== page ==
I Have Over 4,000 Dollars of Bridesmaid Debt From Women I'm Not Even Friends With Anymore

Before you accept an invitation to be a bridesmaid, have a candid discourse with the bride about what she anticipates the costs being, and what you're financially competent to spend on her big day.
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Noelle Boostani
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Before you accept an invitation to be a bridesmaid, have a candid discourse with the bride about what she anticipates the costs being, and what you're financially competent to spend on her big day.

When she says I do, you need to be prepared to say I don't.

I don't want to be your bridesmaid, that is. I know. I know. Why wouldn't I want to be intimately involved in my best friend's, sister's, or brother's wedding? Hear me out. 

We're programmed to believe that an invitation to be a bridesmaid is an honor, and it is. So please don't take this advice as an attack on wedding traditions, even though it's coming from a happily-single, 33-year-old woman. 

Being a bridesmaid is an honor. But, it's much more than that. This honor is really a promise, practically a contractual agreement, to do whatever the bride asks of you.

I don't want to be your bridesmaid.

I don't want to be your bridesmaid.

So, before you agree to this honor, this privilege, and the accompanying obligations, you should be aware of what will be expected of you. You should be aware of exactly what you're agreeing to, specifically with regards to financing this honor. 

Going in with your eyes wide open will make the experience what it should be, a celebration of your loved one's love. Going in blindly could ruin the experience for you, put a permanent stain on your friendship, or leave you struggling to pay off your bridesmaid's debt long after the bond of your friendship has dissipated. 

Saying "I don't" isn't necessarily rude. It may be the only responsible option.

Before you accept an invitation to be a bridesmaid, have a candid discourse with the bride about what her plans are, what she anticipates the costs being, and what you're financially competent to spend on her big day. (This is all assuming that you want to be in the wedding party.)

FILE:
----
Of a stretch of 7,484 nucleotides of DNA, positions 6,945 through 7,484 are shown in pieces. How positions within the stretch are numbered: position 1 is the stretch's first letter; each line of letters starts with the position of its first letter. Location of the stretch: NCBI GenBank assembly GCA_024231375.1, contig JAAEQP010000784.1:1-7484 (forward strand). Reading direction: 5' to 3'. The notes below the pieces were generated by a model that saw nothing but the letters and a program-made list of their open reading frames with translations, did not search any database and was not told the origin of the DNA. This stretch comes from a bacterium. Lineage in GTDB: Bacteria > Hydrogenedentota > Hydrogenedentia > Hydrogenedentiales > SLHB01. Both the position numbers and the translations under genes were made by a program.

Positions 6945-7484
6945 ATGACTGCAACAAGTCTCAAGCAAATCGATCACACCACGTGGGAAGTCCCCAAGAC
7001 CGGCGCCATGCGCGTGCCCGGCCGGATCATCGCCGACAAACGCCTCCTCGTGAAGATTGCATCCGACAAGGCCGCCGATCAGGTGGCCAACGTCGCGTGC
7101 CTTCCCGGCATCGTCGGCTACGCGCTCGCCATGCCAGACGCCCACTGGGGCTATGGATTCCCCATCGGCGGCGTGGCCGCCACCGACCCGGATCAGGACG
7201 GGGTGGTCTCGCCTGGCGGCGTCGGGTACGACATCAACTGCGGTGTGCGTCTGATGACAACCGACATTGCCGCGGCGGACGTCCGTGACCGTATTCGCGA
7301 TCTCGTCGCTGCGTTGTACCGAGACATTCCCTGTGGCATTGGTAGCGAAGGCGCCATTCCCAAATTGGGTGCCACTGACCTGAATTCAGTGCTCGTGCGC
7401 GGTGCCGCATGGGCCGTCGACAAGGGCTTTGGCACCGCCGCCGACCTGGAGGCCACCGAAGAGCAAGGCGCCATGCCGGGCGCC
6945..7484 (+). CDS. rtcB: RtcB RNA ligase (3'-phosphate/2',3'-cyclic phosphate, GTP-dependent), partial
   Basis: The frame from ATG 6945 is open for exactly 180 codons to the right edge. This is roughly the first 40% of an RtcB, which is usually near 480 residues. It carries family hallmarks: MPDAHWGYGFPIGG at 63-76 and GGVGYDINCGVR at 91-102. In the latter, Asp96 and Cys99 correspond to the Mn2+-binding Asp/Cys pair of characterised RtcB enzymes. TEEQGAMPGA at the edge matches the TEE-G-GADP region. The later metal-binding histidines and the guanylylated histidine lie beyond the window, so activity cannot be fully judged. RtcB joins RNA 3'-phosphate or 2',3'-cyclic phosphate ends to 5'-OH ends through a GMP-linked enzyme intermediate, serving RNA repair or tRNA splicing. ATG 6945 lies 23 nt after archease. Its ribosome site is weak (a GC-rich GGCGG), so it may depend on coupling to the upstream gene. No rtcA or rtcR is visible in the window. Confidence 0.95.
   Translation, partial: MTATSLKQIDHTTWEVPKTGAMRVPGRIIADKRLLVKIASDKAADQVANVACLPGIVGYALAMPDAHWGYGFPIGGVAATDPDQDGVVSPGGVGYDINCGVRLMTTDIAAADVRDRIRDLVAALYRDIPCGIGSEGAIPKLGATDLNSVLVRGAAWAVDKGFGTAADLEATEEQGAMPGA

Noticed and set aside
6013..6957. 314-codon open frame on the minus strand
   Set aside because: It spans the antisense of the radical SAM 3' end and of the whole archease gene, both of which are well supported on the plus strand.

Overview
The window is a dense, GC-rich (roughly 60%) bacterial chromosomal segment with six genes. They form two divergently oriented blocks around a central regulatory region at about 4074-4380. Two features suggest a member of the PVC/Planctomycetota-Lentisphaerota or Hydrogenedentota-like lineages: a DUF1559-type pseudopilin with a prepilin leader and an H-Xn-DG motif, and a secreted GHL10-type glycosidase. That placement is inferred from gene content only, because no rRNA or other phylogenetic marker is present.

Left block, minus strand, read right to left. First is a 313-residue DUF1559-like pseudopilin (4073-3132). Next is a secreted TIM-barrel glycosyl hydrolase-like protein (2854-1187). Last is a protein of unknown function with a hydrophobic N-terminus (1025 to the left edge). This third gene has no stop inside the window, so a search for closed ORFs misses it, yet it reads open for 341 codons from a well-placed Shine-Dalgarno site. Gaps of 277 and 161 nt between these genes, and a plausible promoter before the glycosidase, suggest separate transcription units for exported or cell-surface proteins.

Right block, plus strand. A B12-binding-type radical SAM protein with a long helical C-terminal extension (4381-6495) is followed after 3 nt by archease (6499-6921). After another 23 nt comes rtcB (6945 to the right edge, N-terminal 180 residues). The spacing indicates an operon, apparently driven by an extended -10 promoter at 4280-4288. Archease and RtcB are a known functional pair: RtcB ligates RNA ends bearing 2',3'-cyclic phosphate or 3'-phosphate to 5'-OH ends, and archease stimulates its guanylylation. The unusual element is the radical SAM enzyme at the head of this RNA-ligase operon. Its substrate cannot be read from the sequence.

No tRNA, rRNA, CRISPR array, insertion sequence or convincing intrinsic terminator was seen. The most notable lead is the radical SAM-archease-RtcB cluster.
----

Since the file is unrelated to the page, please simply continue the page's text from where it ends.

I know. I know. It's so crass to talk about money when someone is sharing their big moment with you, asking you to be involved in their big day. But it's not crass. It's necessary. It's responsible. And it's the healthiest thing you can do for your friendship. 

It's also financially sound advice. Let my varied experiences pave a yellow brick road of guidance for you.

The wedding industry has become a financial monster, and I am not afraid to say that the incredible amount of money people spend on these common affairs is socially irresponsible, considering the prevalence of poverty in this world. That's just my opinion. A wedding should be a celebration of love, not money. But the inverse is usually the occasion.

Of course, each person is free to have the most ridiculous, exorbitant gala -- to celebrate their wedding like they've just discovered the moon -- as they see fit. That's their choice. 

But… you might get suckered into one of these affairs, totally blindsided, and forced to assume a portion of the cost of this financial smorgasbord, far beyond what you initially imagined.

In my early 20s, I was a bridesmaid in two of my best friends' weddings. I never asked them what it would cost me. Instead, I eagerly blurted out Yes when they asked me to be a part of their special day. I wasn't thinking about money. I was so flattered to be invited. To be included. To be one of the girls. Accepted.

Fortunately, those two turns around the bridesmaid-carousel turned out to be great. Both weddings were lovely, and incredibly unassuming of me. I spent less than a thousand dollars on both weddings combined. For me, at that time, that was affordable. And the icing on the bridesmaid cake is, that I'm friends with both of these women today.